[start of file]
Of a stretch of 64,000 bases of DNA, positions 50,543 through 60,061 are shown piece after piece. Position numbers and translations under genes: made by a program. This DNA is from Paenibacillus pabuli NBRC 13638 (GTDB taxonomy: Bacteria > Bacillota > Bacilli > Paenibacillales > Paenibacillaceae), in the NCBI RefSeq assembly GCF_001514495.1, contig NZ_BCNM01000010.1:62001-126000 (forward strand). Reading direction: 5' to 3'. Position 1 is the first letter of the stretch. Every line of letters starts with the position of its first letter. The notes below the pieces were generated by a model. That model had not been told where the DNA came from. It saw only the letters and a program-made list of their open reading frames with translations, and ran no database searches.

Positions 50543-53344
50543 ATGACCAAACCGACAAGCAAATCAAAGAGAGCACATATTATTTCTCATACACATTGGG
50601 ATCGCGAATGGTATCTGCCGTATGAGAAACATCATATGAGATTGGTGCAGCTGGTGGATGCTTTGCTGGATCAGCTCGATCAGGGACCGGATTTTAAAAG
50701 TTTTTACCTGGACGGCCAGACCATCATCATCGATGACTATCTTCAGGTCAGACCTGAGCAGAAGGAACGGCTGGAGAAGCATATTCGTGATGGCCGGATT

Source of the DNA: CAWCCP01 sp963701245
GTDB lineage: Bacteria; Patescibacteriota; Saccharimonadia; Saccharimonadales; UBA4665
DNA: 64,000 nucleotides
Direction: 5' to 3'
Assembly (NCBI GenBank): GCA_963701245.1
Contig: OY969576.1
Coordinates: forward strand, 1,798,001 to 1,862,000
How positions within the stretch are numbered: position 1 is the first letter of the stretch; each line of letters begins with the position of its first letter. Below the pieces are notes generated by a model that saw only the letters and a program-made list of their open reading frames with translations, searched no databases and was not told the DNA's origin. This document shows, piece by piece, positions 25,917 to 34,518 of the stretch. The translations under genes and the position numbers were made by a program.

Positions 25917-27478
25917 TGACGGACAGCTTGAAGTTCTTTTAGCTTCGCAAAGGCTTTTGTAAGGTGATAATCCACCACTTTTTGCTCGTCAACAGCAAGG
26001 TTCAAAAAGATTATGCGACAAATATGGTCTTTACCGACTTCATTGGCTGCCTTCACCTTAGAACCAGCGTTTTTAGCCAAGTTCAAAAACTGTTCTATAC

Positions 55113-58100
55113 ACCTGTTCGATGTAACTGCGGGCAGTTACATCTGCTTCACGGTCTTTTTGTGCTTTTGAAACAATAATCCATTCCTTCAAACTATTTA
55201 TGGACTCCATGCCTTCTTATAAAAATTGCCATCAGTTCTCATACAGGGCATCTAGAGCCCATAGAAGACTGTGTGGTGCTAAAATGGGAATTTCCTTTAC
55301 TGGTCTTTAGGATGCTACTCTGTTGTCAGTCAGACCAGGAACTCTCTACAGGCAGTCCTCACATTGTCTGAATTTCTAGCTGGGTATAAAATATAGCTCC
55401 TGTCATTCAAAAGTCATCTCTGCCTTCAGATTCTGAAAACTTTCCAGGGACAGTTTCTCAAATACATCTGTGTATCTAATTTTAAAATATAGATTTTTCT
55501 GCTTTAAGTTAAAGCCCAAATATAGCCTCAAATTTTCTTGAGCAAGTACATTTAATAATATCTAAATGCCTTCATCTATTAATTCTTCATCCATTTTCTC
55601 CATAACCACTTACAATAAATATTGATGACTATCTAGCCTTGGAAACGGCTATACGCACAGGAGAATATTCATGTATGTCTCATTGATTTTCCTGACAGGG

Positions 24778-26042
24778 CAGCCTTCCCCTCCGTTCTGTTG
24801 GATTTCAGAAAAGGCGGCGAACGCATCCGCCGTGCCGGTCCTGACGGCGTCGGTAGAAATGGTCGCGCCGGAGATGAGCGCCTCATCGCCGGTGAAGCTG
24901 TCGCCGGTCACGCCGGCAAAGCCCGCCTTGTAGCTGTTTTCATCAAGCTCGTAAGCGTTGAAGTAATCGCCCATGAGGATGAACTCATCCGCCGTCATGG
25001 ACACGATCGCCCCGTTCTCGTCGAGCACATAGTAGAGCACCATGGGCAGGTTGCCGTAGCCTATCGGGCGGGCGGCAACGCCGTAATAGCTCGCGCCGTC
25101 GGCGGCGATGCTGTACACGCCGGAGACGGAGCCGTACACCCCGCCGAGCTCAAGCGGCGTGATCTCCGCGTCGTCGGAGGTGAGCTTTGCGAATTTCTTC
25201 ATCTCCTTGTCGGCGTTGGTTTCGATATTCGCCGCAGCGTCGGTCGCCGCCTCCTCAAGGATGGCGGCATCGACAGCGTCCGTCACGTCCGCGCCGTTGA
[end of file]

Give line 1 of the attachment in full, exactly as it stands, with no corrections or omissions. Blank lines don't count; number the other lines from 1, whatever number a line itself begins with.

Of a stretch of 64,000 bases of DNA, positions 50,543 through 60,061 are shown piece after piece. Position numbers and translations under genes: made by a program. This DNA is from Paenibacillus pabuli NBRC 13638 (GTDB taxonomy: Bacteria > Bacillota > Bacilli > Paenibacillales > Paenibacillaceae), in the NCBI RefSeq assembly GCF_001514495.1, contig NZ_BCNM01000010.1:62001-126000 (forward strand). Reading direction: 5' to 3'. Position 1 is the first letter of the stretch. Every line of letters starts with the position of its first letter. The notes below the pieces were generated by a model. That model had not been told where the DNA came from. It saw only the letters and a program-made list of their open reading frames with translations, and ran no database searches.